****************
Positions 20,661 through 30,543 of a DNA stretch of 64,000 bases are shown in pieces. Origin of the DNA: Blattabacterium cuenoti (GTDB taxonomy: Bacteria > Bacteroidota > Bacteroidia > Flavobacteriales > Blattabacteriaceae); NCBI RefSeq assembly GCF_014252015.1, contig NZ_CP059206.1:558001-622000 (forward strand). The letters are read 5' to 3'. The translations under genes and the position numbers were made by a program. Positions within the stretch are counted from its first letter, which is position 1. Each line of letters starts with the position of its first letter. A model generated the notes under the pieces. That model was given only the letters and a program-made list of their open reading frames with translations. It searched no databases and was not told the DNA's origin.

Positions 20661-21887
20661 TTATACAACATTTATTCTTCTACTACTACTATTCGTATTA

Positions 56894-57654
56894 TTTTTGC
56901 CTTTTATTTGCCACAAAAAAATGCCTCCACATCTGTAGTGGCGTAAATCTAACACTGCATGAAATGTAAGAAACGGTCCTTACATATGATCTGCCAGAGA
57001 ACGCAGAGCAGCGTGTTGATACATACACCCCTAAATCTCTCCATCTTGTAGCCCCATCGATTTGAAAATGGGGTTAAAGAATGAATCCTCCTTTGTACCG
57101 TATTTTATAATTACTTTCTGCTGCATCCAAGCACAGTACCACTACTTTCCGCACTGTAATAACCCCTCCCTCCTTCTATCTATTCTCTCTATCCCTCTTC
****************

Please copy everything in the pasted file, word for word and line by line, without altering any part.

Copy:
Positions 20,661 through 30,543 of a DNA stretch of 64,000 bases are shown in pieces. Origin of the DNA: Blattabacterium cuenoti (GTDB taxonomy: Bacteria > Bacteroidota > Bacteroidia > Flavobacteriales > Blattabacteriaceae); NCBI RefSeq assembly GCF_014252015.1, contig NZ_CP059206.1:558001-622000 (forward strand). The letters are read 5' to 3'. The translations under genes and the position numbers were made by a program. Positions within the stretch are counted from its first letter, which is position 1. Each line of letters starts with the position of its first letter. A model generated the notes under the pieces. That model was given only the letters and a program-made list of their open reading frames with translations. It searched no databases and was not told the DNA's origin.

Positions 20661-21887
20661 TTATACAACATTTATTCTTCTACTACTACTATTCGTATTA

Positions 56894-57654
56894 TTTTTGC
56901 CTTTTATTTGCCACAAAAAAATGCCTCCACATCTGTAGTGGCGTAAATCTAACACTGCATGAAATGTAAGAAACGGTCCTTACATATGATCTGCCAGAGA
57001 ACGCAGAGCAGCGTGTTGATACATACACCCCTAAATCTCTCCATCTTGTAGCCCCATCGATTTGAAAATGGGGTTAAAGAATGAATCCTCCTTTGTACCG
57101 TATTTTATAATTACTTTCTGCTGCATCCAAGCACAGTACCACTACTTTCCGCACTGTAATAACCCCTCCCTCCTTCTATCTATTCTCTCTATCCCTCTTC